Queensland roadshows to get students excited about agriculture

10 August 2022

Educational roadshows will soon be rolling through Queensland communities giving students' teachers' and parents a look into the agricultural sector' as well as introducing them to some of the region's innovative farmers.

CQUniversity Australia will co-deliver two programs in the coming weeks: EXCITED 4 Careers in Agriculture in Mackay' Sarina' Tully and Townsville schools' and the Educating Kids about Agriculture program (Kids to Farms) to schools between Mackay and Malanda' outside Atherton.

CQUniversity Research Fellow and leader of the Agricultural Education and Extension Cluster Dr Amy Cosby said it was exciting for the team to be back out in classrooms.

"It's going to be really fun and educational plus it's a great opportunity for students and their teachers to see firsthand how science and technology are playing a crucial role in developing better agricultural outcomes'" Dr Cosby said.

"We aren't just going to the big regional cities' we are taking the roadshows to students in smaller schools so that they can get the same experiences too."

EXCITED 4 Careers in Agriculture is a national program targeted at students from kindergarten to Year 10 in regional and rural communities. Funded by the Australian Government's National Careers Institute' EXCITED for Agriculture is a joint initiative between CQUniversity and a range of industry partners including Sugar Research Australia (SRA).

"We have organised fun and interesting activities for students so they can experience some of the science and technology that goes into producing their food and fibre'" Dr Cosby said.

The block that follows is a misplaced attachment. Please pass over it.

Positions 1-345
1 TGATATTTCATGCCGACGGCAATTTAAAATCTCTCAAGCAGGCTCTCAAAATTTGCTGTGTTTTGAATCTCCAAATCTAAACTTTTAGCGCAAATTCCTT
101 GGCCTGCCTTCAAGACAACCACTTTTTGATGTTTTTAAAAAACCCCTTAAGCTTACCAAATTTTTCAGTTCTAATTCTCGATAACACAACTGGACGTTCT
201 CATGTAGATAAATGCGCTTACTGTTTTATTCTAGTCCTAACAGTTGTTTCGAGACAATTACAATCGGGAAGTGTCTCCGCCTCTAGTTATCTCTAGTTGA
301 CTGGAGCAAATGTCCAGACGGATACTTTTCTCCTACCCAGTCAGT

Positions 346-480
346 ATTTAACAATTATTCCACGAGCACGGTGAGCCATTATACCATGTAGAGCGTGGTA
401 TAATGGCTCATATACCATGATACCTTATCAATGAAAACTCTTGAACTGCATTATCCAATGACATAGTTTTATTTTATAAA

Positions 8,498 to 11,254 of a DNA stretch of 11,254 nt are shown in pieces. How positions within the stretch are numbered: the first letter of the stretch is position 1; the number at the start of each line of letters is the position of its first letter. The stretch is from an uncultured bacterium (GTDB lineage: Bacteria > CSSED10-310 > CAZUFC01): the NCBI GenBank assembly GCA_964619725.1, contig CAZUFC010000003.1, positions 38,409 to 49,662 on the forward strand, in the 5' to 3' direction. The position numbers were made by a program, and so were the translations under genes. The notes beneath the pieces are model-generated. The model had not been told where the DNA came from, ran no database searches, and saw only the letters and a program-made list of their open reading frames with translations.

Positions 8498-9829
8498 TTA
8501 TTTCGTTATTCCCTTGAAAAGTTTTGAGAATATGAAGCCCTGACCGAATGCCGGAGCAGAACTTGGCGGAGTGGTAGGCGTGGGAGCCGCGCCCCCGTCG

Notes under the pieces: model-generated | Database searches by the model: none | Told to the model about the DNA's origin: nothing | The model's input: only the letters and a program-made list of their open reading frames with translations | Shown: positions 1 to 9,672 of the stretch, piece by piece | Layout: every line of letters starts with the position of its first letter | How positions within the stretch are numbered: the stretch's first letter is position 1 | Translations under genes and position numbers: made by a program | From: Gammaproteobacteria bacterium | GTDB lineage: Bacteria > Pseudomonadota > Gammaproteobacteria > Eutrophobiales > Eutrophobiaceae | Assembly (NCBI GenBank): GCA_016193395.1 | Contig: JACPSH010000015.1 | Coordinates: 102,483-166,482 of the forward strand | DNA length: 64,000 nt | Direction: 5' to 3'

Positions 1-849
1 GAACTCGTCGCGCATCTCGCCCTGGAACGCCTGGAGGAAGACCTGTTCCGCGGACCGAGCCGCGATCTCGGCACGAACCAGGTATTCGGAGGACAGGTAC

"Through our research' we have found that many students assume the main jobs in agriculture involve hands-on farming' so we want to showcase that' while being a farmer is a great career' there's actually an abundance of other opportunities as well."

The career guidance offered to students in the EXCITED 4 Careers in Agriculture project is aligned to the RIASEC model' a theory designed by American psychologist John L. Holland.

RIASEC codes are a way to understand how an individual's personality and interests may fit into a career. During the roadshow workshops' students will find out their personalised RIASEC code and use it to explore which agricultural careers would suit them best.

"Using RIASEC codes will help students isolate specific careers in ag that will suit them and that they may have not considered before. It also helps to show that there really are careers for everyone within the agriculture sector'" Dr Cosby explained.

The roadshow will also be offering Teacher Professional Development and Career Influencer Speed Dating events at SRA's Sugar Research Farm to connect parents' teachers and local industry representatives.

Kids to Farms is in collaboration with the AgForce Schools to Industry Partnership Program and funded by the Commonwealth Department of Agriculture' Water and the Environment' which aims to increase primary school student's understanding of where and how their food and fibre is produced and the importance of agriculture to Australia's way of life and to regional communities.

CQUniversity research officer Dr Nikki Kelly is leading the delivery of the sessions which start with an interactive classroom activity before the class heads out to visit a local farm.

"We have designed a range of activities aimed to not only show students how science and technology are used in agriculture but to help them realise the exciting opportunities and careers that are available in the ag industry.

"The other important part of the Kids to Farms schedule is taking the students to a local farm to meet a farmer and learn about their operation'" Dr Kelly said.

"The connections these visits foster continue long after the roadshow leaves town."